INTEGO SECURITY MEMO – FEBRUARY 24, 2006 MAC OS X METADATA EXPLOIT
Exploit: Mac OS X metadata exploit
Discovered: February 24, 2006
Description: Compressed archives can contain resource forks and HFS
metadata stored in an invisible “__MACOSX” folder. Data contained in these
resource forks and HFS metadata can mask the real type of a file in the
archive, causing shell scripts to execute if users double-click such files.
The risk inherent in this exploit is that any compressed archive may
contain such resource forks and metadata, and that decompressing an archive
and double-clicking a resulting file can execute a shell script contained
in the invisible __MACOSX folder.
Safari users who have not turned off auto-execution of “safe” files will
download the malicious Zip archive, which will then execute. Even if this
option is turned off, the Zip archive will download, and a user may
double-click it to decompress it, then double-click its contents, causing
the file to execute. An additional exploit has been discovered, by which a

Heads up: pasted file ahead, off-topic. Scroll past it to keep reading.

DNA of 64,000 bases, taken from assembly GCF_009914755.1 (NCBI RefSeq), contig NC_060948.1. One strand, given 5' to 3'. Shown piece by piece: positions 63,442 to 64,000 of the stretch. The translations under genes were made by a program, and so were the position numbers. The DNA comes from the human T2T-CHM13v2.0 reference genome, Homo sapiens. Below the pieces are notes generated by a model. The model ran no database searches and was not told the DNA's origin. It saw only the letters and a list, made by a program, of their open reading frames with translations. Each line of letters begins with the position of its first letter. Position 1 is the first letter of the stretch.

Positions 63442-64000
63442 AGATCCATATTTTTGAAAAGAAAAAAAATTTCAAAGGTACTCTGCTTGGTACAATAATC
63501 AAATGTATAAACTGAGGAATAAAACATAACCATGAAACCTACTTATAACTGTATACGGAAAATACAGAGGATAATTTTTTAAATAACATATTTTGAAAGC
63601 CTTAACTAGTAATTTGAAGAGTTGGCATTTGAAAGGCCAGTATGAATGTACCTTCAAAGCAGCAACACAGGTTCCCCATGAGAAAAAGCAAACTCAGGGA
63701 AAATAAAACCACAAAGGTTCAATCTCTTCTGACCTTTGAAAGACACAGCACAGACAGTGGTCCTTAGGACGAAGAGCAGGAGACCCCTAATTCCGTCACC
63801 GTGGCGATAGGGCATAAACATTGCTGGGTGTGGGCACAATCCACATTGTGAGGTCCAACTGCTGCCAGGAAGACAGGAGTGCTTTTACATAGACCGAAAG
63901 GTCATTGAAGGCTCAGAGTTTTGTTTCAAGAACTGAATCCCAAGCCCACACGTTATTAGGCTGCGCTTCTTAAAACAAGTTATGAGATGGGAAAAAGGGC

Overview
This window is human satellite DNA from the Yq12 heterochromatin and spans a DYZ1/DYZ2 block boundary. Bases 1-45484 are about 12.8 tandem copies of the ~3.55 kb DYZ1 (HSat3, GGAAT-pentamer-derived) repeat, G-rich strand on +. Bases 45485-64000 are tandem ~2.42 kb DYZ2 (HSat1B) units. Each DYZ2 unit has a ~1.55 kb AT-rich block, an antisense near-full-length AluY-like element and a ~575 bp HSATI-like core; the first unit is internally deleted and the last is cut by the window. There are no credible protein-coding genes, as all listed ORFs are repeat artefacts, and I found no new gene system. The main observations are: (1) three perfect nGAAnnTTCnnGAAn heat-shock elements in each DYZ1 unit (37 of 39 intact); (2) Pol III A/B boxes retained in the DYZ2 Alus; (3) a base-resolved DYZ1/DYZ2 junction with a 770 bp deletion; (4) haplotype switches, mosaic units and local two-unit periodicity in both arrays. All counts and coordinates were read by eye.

malicious user can hack a web site, and add a script to a page that will
generate a zip archive containing executable code. A user merely needs to
visit a web page: the script actually creates the zip archive; the file
itself does not need to be on the hacked server or any other server.
The ramifications of this are quite serious. While the first example above
requires that a user double-click a file twice (if auto-execution of “safe”
files is turned off), in the second case, users may go to a website where
they expect to download legitimate files (zipped graphics, video, or even
applications), and end up with a potentially dangerous executable.
When clicking on a link for a legitimate download, the script generates a
zip archive that the user expects to receive. The user then decompresses
the archive and expects the resulting file (an image, video or application)
to be a graphic or application.
Means of protection: The first way to protect against this exploit is to
uncheck the option Open “safe” files after downloading, found in Safari’s
General preferences. (This option is on by default, and Mac OS X would be
more secure if it were set to off.) But to fully protect against the
possibility of accidentally executing code in a file downloaded
intentionally, Intego VirusBarrier X and X4, with their virus definitions
dated February 23, 2006, offer protection from this type of hidden
Intego develops and sells desktop Internet security and privacy software
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